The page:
Monday, February 8, 2021

Where Lean Has Gone Wrong & What to Do About It, Part 2

By Pascal Dennis (bio)

“What is your thinking way, Pascal-san?”

Thanks for your thoughtful feedback on part 1 of this note.

The Lean ‘movement’ is indeed in flux, no? We need to reflect and adjust our activities in accord with the needs of our partners and communities.

How to do this? In my view, we need to double-down on Lean principles. Otherwise, may I suggest that we are essentially a skilled trade – useful, honorable, worthy of study and practice – but not a game-changing, earth-shaking, get out of town transformation.

Lean – aka Toyota Production System, aka the ‘Profound System of Knowledge’ (Deming) – is a set of principles that turn into methods & tools appropriate to the situation.

But many of us have become enamoured of our tools & methods, have we not? To be sure, Standardized Work, Jidoka, Heijunka and the like are splendid & powerful methods. But unless we understand & translate the underlying principles, our impact will be limited.

Principles are ideas; methods are the action that bring them to life. Principles are eternal; methods, temporary.

For example, principle like ‘Make Problems Visible’ and ‘Build Quality into the Process’ find expression in Toyota’s famous Andon board. If we focus on the Andon board, and not the underlying principles, how are we to help, say, a developer of financial security software?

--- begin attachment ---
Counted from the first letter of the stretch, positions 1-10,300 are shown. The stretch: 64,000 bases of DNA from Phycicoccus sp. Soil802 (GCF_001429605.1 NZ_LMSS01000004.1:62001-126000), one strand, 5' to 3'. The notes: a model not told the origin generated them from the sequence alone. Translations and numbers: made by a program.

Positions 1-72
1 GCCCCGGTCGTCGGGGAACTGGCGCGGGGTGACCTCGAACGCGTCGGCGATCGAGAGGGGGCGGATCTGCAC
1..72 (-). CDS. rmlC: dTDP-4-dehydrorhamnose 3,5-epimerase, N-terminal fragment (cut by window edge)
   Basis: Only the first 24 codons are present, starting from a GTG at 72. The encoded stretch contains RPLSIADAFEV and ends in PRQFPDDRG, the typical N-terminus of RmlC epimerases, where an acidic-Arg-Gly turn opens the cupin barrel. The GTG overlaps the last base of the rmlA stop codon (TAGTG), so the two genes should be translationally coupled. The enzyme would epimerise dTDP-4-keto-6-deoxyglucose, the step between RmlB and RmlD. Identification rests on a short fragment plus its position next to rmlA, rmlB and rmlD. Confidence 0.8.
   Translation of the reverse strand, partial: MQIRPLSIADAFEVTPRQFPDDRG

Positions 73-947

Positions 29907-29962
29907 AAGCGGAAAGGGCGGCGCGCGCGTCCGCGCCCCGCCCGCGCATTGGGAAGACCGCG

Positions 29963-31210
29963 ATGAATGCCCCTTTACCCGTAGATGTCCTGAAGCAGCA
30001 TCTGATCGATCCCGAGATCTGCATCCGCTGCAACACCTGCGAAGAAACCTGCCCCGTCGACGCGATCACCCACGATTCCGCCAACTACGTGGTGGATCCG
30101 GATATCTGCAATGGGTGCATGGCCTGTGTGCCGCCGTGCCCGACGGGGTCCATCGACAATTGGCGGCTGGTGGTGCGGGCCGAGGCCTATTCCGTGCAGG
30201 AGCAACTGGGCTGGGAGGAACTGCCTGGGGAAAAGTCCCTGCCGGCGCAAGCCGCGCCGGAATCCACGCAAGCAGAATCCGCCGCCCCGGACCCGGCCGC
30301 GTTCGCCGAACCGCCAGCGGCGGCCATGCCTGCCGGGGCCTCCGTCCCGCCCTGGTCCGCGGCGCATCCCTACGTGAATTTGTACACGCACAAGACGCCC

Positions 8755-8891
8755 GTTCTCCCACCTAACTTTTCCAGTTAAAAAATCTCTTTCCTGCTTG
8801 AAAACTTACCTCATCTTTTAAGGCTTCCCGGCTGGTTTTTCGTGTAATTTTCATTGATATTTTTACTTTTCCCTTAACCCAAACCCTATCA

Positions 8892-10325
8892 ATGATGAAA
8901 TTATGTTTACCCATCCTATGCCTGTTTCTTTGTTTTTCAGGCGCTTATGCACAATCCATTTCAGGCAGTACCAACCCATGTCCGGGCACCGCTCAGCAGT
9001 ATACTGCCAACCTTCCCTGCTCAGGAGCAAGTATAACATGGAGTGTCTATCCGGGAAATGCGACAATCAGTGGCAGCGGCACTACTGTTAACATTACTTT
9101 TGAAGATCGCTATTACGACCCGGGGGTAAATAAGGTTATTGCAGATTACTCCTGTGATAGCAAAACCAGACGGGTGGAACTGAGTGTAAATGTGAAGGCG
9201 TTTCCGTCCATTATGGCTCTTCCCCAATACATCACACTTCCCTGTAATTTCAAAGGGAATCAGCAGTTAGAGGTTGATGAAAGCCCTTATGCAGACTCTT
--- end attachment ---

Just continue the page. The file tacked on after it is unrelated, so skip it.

Do we advise them to install an Andon board & all the related electronics, because that’s how we did it in our manufacturing plant? The IT company would show the ‘sensei’ the door – rightfully! (“I don’t care what you did in your manufacturing plant…”)

But if we reflect deeply on the underlying principles, we might come up with very interesting countermeasures, as have the splendid Menlo Innovations and their CEO Richard Sheridan – (two coders side-by-side, checking & confirming each line…)

Or we might have come up Agile & its constituent methods (Scrum, Kanban etc.), as our IT colleagues did a decade ago.

Now ideas are harder to teach & apply than methods. Unlike methods, ideas cannot be turned into three-day, or five-day, or three-week ‘programs’. Ideas are not so easily monetized. But their impact is much greater, and the astute leader will notice the difference.

Much of my personal practice entails coaching senior executives. I start with the principles, to get their interest, then provide examples of how the principles have been applied in different industries.

Underlying message: “Lean is a transformational strategy, a game-changer…”

Starting with tools sends a different message. “Lean is like a skilled trade – helpful, useful, worth doing, but not a game-changer.”

Our Toyota senseis emphasized principles above all, and their core question is burned into my consciousness: “What is your thinking way?”

If we deepen our understanding & application of Lean principles (thinking), we’ll be relevant & helpful for decades to come – and have a hell of a good time too.

Best regards,


In case you missed our last few blogs... please feel free to have another look…

Where Lean Has Gone Wrong & What to Do About It, Part 1
What is Courage & What’s It Mean for Strategy?
"How Will You Motivate Your Team, Pascal-san?"
What is a Good Life?

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